Sudden Ionospheric Disturbances
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Ron Fleshman KB2VIV
Our atmosphere is composed of several layers.  The first layer is the troposphere.  It extends from the surface of the
earth up to about 15 km.  Next is the stratosphere.  It extends from about 15 km to about 50 km.  The last layer is the
ionosphere.  It extends from about 50 km on out (see fig 1).
Most of the ionosphere is electrically neutral, but when solar radiation strikes electrons are dislodged from the atoms
and molecules forming the ionospheric plasma.  Only the shorter wavelengths of solar radiation (extreme ultraviolet
and x-ray) can produce this ionization.  Historically the ionosphere has been divided into regions ( D, E, and F ), with
the term layer referring to the ionization within the region.  The lowest is the D region, it occupies the altitudes
between about 50 and 90 km.  The E region is next at altitudes of 90 and 150 km. The F region is the last with
altitudes above 150 km.  The F layer is further broken down into two sub layers, the F1 and the F2 layers.
The ionosphere varies greatly due to changes in its source of ionization.  Since it responds to solar EUV radiation, the
ionosphere varies over the 24-hour period and over the 11-year solar sunspot cycle.  At nigh when solar radiation is
greatly reduced the D and E layers disappear and the F1 and F2 layers combine.  On shorter time scales solar
radiation can increase dramatically during a solar flare.  This greatly increases the D and E region ionization.  This
dramatic change is usually referred to as a Sudden Ionospheric Disturbance (SID).
There are certain regions ( high and low latitude F region ) and certain times ( principally after sunset ) when the
ionosphere may become highly turbulent. This change in ionization and turbulence can seriously affect radio wave
propagation in the ionosphere.  The monitoring the changes in VLF radio propagation is one way these events can be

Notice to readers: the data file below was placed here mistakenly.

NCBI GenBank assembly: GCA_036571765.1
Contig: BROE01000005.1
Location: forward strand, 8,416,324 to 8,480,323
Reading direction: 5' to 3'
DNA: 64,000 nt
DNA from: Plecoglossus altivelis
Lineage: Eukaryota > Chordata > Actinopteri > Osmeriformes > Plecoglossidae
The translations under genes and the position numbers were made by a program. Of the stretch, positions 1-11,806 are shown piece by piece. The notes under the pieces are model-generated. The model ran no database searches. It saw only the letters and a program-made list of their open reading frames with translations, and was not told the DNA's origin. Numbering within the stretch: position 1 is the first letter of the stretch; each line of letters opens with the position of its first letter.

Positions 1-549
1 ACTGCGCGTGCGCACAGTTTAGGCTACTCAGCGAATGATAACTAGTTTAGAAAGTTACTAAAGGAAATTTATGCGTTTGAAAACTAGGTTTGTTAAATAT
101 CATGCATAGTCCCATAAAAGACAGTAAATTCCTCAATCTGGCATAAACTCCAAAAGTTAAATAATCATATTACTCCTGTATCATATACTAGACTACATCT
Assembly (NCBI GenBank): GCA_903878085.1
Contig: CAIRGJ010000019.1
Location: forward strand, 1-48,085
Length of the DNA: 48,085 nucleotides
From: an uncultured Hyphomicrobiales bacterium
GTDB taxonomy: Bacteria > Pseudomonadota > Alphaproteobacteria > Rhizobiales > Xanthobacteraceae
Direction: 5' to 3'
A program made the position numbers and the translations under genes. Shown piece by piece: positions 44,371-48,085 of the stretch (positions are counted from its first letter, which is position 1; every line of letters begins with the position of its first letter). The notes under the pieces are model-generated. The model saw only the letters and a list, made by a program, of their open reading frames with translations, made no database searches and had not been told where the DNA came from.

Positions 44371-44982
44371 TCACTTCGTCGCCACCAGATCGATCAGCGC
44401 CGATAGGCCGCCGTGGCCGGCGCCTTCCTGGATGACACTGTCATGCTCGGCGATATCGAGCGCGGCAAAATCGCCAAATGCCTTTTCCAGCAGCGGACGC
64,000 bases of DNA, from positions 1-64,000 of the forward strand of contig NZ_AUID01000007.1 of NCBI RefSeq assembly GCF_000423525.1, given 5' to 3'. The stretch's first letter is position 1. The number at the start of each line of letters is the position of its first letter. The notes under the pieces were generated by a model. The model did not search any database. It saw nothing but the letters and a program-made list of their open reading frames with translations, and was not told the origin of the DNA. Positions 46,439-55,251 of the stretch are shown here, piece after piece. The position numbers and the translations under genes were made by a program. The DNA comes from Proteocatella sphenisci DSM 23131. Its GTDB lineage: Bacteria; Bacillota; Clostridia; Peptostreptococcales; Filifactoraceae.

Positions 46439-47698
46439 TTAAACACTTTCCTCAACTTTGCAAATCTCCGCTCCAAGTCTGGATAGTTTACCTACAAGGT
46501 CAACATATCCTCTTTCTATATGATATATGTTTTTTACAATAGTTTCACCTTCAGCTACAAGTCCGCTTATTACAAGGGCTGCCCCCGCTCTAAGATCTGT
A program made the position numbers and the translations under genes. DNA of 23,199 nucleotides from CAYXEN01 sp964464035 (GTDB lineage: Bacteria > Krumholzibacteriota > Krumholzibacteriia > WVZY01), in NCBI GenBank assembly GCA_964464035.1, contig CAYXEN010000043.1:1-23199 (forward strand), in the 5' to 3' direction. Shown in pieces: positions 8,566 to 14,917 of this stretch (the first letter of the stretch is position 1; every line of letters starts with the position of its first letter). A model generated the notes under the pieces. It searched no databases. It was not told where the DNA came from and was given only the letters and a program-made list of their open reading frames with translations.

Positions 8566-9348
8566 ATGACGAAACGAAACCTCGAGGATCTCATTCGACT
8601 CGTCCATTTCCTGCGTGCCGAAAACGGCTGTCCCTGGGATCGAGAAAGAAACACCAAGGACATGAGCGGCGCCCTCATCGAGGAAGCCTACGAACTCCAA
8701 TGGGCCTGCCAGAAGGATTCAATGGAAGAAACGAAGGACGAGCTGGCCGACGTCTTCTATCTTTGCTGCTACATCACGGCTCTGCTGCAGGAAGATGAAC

observed and recorded.
fig 1
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                                                                          VLF Software Receiver
A receiver for VLF studies can be made from a computer and a computer sound card.  A sound card will accept frequencies
from a few hertz up to about half the sampling frequency of the sound card.  All that is needed is an antenna and
appropriate software.  Computer sound cards can sample at different rates. The most common is 41000 samples per sec.
Some of the better cards can sample at 96000 samples per sec.  Nyquest theorem states that the maximum frequency is
one half the sampling rate, so frequencies up to 48000 can be possible.
There are many software applications available for this purpose.  I have chosen
Spectrum Lab by Wolfgang Buscher
(DL4YHF). The main reason I use this is because it is a spectrum analyzer program.  As such it shows the frequency and
levels of all signals.  It has a waterfall display along with plotting and screen capture options.  I have loaded Spectrum Lab
into an older computer and use it as a dedicated audio spectrum analyzer and VLF receiver.  I  use the same antenna
design that I use for the SIDs receiver.  This configuration shows activity on the whole VLF spectrum.  Data can be exported
into excel for detailed analysis.  This way I can pick the frequencies that I want to monitor with the SIDs receiver for more
detailed study.